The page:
Self Portrait1919 by Ernst Ludwig Kirchner

"A painter paints the appearance of things, not their objective correctness, in fact he creates new appearances of things."

Ernst Ludwig Kirchner was a driving force in the Die Brücke group that flourished in Dresden and Berlin before World War I, and he has come to be seen as one of the most talented and influential of Germany's Expressionists. Motivated by the same anxieties that gripped the movement as a whole - fears about humanity's place in the modern world, its lost feelings of spirituality and authenticity - Kirchner had conflicting attitudes to the past and present. An admirer of Albrecht Dürer, he revived the old art of woodblock printing, and saw himself in the German tradition, yet he rejected academic styles and was inspired by the modern city. After the war, illness drove him to settle in Davos, Switzerland, where he painted many landscapes, and, ultimately, he found himself ostracized from mainstream German art. When the Nazis rose to power in the early 1930s he was also a victim of their campaign against "Degenerate Art." Depressed and ill, he eventually committed suicide.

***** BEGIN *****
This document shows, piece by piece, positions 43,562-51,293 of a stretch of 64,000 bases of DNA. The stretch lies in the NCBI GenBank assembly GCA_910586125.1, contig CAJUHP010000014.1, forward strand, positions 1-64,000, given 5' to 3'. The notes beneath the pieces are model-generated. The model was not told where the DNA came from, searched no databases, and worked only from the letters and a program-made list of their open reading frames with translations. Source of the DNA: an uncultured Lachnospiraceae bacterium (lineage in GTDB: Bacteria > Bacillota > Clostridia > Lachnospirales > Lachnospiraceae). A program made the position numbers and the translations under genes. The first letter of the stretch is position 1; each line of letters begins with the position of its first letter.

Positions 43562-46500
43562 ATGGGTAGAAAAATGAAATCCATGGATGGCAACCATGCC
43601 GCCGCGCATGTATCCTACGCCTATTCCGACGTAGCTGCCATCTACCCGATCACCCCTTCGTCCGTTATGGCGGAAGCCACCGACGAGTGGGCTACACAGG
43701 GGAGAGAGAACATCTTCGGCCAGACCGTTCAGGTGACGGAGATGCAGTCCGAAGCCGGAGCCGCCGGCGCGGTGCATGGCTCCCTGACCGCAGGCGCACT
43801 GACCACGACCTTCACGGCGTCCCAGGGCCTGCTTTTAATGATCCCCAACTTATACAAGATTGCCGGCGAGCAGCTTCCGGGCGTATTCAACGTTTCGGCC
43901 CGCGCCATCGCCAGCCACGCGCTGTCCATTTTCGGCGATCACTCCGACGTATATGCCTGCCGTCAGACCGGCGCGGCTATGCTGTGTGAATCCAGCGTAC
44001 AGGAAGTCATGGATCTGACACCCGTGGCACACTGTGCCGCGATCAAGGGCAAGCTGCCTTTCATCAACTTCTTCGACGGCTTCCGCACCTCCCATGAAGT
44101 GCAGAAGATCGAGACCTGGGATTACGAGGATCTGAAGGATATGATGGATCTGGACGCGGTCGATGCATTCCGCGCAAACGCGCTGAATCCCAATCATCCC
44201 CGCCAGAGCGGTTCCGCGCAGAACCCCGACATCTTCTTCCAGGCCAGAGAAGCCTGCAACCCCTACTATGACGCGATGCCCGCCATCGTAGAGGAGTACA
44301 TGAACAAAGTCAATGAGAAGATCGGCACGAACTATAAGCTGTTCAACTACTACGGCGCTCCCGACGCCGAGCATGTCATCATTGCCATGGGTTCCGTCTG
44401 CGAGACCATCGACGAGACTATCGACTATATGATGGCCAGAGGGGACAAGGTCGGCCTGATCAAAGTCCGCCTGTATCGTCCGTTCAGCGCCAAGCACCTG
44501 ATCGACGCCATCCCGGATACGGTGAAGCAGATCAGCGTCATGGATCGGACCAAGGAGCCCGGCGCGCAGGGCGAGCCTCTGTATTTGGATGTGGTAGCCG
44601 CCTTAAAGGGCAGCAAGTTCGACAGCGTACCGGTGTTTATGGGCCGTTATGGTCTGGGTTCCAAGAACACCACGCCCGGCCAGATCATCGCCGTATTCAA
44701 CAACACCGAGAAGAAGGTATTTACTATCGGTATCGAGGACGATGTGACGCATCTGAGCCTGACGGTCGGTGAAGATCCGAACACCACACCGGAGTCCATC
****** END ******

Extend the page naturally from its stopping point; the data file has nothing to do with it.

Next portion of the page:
Ernst Ludwig Kirchner was a leading force behind the Expressionist movement in Germany. Since 1913, his work has gained international recognition, extending its popularity into America. His art captures German culture at a critical point in pre-World War I history. Although his work speaks to a specific culture, his expressive skill as a painter and printmaker has influenced generations. Many attempt to emulate Kirchner's distorted sense of perspective. The graphic, agitated lines and highly-keyed color palette are timeless and distinct to the artist. Kirchner's work continues to be exhibited and sold around the world. It has also been a significant influence on new generations of Expressionists, including artists such as Georg Baselitz and Jörg Immendorf.
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